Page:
Cormac McCarthy, the celebrated American novelist, author of ten novels, winner of the Pulitzer Prize and National Book Award, is publishing his first-ever non-fiction science essay in Nautilus magazine. Called “The Kekulé Problem,” it explores the unconscious and the origin of human language, and is the cover story of the March/April issue. “The Kekulé Problem” was published online on April 20th at www.nautil.us.
The essay presents a new, surprising side of one of American’s greatest writing talents. Readers of his novels, which include The Road, No Country for Old Men, and All the Pretty Horses, may not be aware that for more than two decades McCarthy has been a senior fellow at the Santa Fe Institute, a science research center.
In his introduction to McCarthy’s essay, David Krakauer, president of SFI, notes that McCarthy is an aficionado in subjects ranging from the history of mathematics to the nature of the conscious. We learn he has been debating the nature of the unconscious mind for two decades.
McCarthy’s essay is a groundbreaking, humanist take on a foundational question in science, and a remarkable window into the self-conception of one of America’s greatest living writers. The essay can be read online, purchased in print form through the magazine’s online store at shop.nautil.us, or found in bookstores across the United States and Canada.
The Kekulé Problem
by Cormac McCarthy
I call it the Kekulé Problem because among the myriad instances of scientific problems solved in the sleep of the inquirer Kekulé’s is probably the best known. He was trying to arrive at the configuration of the benzene molecule and not making much progress when he fell asleep in front of the fire and had his famous dream of a snake coiled in a hoop with its tail in its mouth—the ouroboros of mythology—and woke exclaiming to himself: “It’s a ring. The molecule is in the form of a ring.” Well. The problem of course—not Kekulé’s but ours—is that since the unconscious understands language perfectly well or it would not understand the problem in the first place, why doesn’t it simply answer Kekulé’s question with something like: “Kekulé, it’s a bloody ring.” To which our scientist might respond: “Okay. Got it. Thanks.”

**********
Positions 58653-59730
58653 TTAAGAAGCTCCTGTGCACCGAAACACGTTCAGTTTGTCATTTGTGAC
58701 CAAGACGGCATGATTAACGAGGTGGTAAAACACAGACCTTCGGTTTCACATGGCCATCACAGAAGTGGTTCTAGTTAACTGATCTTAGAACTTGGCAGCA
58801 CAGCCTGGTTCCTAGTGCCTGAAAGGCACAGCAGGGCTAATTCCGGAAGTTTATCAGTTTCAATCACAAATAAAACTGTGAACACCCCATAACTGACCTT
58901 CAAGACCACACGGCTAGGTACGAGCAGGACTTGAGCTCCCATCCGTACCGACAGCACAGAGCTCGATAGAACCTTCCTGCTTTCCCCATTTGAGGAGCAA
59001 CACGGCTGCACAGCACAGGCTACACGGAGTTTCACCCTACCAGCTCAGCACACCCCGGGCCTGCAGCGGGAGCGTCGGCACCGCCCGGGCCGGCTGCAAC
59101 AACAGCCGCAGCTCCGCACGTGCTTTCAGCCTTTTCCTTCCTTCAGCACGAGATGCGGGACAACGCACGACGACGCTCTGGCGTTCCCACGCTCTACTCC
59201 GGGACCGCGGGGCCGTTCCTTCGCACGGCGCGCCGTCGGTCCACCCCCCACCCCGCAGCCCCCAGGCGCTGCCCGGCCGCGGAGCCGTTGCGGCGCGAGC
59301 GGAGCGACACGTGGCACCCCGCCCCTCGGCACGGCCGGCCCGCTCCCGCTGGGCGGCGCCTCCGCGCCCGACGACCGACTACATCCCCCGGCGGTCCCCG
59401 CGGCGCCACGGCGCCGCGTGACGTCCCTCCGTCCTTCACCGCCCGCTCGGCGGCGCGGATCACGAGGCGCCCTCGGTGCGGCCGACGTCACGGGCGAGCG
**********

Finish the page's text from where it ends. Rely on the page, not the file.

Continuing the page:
Why the snake? That is, why is the unconscious so loathe to speak to us? Why the images, metaphors, pictures? Why the dreams, for that matter.
A logical place to begin would be to define what the unconscious is in the first place. To do this we have to set aside the jargon of modern psychology and get back to biology. The unconscious is a biological system before it is anything else. To put it as pithily as possibly—and as accurately—the unconscious is a machine for operating an animal.
All animals have an unconscious. If they didn’t they would be plants. We may sometimes credit ours with duties it doesn’t actually perform. Systems at a certain level of necessity may require their own mechanics of governance. Breathing, for instance, is not controlled by the unconscious but by the pons and the medulla oblongata, two systems located in the brainstem. Except of course in the case of cetaceans, who have to breathe when they come up for air. An autonomous system wouldn’t work here. The first dolphin anesthetized on an operating table simply died. (How do they sleep? With half of their brain alternately.) But the duties of the unconscious are beyond counting. Everything from scratching an itch to solving math problems.
Did language meet some need? No. The other five thousand plus mammals among us do fine without it.
Problems, in general, are often well posed in terms of language and language remains a handy tool for explaining them. But the actual process of thinking—in any discipline—is largely an unconscious affair. Language can be used to sum up some point at which one has arrived—a sort of milepost—so as to gain a fresh starting point. But if you believe that you actually use language in the solving of problems I wish that you would write to me and tell me how you go about it.
I’ve pointed out to some of my mathematical friends that the unconscious appears to be better at math than they are. My friend George Zweig calls this the Night Shift. Bear in mind that the unconscious has no pencil or notepad and certainly no eraser. That it does solve problems in mathematics is indisputable. How does it go about it? When I’ve suggested to my friends that it may well do it without using numbers, most of them thought—after a while—that this was a possibility. How, we don’t know. Just as we don’t know how it is that we manage to talk. If I am talking to you then I can hardly be crafting at the same time the sentences that are to follow what I am now saying. I am totally occupied in talking to you. Nor can some part of my mind be assembling these sentences and then saying them to me so that I can repeat them. Aside from the fact that I am busy, this would be to evoke an endless regress. The truth is that there is a process here to which we have no access. It is a mystery opaque to total blackness.